Or if this is one official who has seniority and is able to speak freely whether he’s kind of making a pitch so i think maybe getting something into low earth orbit in 2025 something larger which will be capable of demonstrating maybe a megawatt of power capacity around 2030 and then moving on by 2050 having this kind of 10 000 ton space power plant in orbit we

Don’t get to see china’s decision-making process and the budgeting like you do with the us with its base activities but hopefully they have said okay by 2025 we’re looking to have a demonstrator in low earth orbit that would be a good indication that they’ll move on to more challenging higher orbits and higher levels of power generation but it’s not just the

Space superpowers who are considering this technology the uk government asked consultancy fraser nash to assess the viability of space-based solar power and their report was published in september it concluded that space-based solar power is technically feasible economically competitive and well aligned with uk government priorities and the national grid which

Operates the uk’s electricity network doesn’t rule it out either so for me the potential is unlimited one of the downfalls that we’ve seen over the years of wind and solar is that the wind doesn’t always blow and the sun doesn’t always shine when we need it to shine if we look at the uk’s electricity patterns over a month say in october this year solar power is


Only generated during the daytime and it varies a lot with the weather wind generates power day and night but it’s quite random and unpredictable gas is easily turned on and off but you can see it’s being used to fill in the gaps when the other energy sources are lower and we emit co2 every time we use it nuclear is practically a straight line it’s continuous and

Reliable and used as a base load for all power generation but nuclear power stations are hugely expensive long-term projects which can face local opposition advocates of space solar power say that it could provide a similar pattern to that of nuclear without requiring or leaving behind radioactive materials it would function day and night because a solar station

In space would be far enough away to avoid the earth’s shadow when you have electricity on demand 24 hours a day from space you don’t need to worry about that at all so it’s absolutely perfect for a base load international grid is a company that has to make profit it has to supply power you know to its customers 24 7 but it has to do it profitably can you ever see

Space-based solar power being economical absolutely so it’s estimated that the cost of space-based solar is going to drop to about three to four pence per kilowatt hour so this could be half the cost of the electricity that we’re providing today so from a business model perspective this is also incredible because you can sell this energy to other countries you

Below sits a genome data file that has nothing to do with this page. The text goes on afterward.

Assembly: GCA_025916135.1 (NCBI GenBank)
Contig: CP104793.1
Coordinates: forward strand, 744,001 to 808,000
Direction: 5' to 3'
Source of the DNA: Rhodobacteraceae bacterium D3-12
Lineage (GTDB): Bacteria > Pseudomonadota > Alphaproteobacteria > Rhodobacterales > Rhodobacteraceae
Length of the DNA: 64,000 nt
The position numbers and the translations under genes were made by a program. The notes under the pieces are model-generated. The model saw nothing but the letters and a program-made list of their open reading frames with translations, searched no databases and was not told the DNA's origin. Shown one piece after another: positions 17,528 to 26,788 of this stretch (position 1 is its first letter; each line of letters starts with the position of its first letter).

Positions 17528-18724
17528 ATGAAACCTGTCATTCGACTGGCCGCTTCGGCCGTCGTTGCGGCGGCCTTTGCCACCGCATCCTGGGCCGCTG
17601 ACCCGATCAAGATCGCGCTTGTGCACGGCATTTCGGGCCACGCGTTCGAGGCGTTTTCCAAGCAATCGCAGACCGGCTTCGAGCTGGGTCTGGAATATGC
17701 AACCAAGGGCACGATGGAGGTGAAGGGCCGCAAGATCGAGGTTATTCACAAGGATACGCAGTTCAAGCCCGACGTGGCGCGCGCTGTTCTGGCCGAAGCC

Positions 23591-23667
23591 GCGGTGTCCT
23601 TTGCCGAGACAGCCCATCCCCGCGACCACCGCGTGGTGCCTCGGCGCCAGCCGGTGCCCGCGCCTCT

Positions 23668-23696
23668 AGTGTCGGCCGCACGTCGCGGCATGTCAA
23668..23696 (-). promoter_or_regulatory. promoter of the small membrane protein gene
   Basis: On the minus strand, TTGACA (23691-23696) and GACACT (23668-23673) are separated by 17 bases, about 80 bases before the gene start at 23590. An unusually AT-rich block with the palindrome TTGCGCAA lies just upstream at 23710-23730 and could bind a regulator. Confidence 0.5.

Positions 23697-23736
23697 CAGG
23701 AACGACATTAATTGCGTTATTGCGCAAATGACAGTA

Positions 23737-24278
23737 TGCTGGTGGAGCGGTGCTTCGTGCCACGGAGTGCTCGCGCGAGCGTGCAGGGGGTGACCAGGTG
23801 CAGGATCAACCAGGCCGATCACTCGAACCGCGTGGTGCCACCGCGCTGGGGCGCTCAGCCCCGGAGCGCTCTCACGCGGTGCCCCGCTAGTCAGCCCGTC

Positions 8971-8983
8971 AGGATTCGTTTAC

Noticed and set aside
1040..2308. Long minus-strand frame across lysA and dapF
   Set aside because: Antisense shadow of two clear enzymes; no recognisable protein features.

Can point it anywhere so if if you don’t need it in the uk why don’t you sell it to new zealand sell it to australia sell it to some place else around the world you need to make money for this thing to be sustainable we talk about sustainable and renewable sustainability means being able to make some money so you can continue to fund these types of initiatives

Can it ever be commercially competitive initially it would be competitive for discrete markets terrestrial utility scale solar is very cheap now in fact in some places it’s actually more competitive than coal so one way to view space-based solar power would be complementary to terrestrial solar with some other types of technologies advancing it is possible to

Make it more affordable and more commercial over time we’re not there yet all the core physics of a solar power satellite are in every single communication satellite that’s ever been launched going back to the 1950s it’s all in the engineering and how you put them together and how you get the efficiencies up and the costs down yeah people think i’m mad because

This has traditionally been seen as the domain of science fiction there certainly is an unconscious bias i would say by a lot of people to say space solar what the heck are you thinking a little bit of research will really bring it home the unlimited possibilities of this and the benefit that this would bring to our environment our society and also commercially

And that’s what we really focus on but people when i speak to them at a barbecue they think i’ve probably had too much to drink and it is a little bit out there i will admit but it’s not that far out there so i think we will see space based solar playing a huge role in our energy ecosystem in the next 20 years and people will think about all those mad scientists

That you know came way before me that were far more futuristic and intelligent about this they will be proven right that this is actually doable

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How space-based solar power can save the planet | FT By Financial Times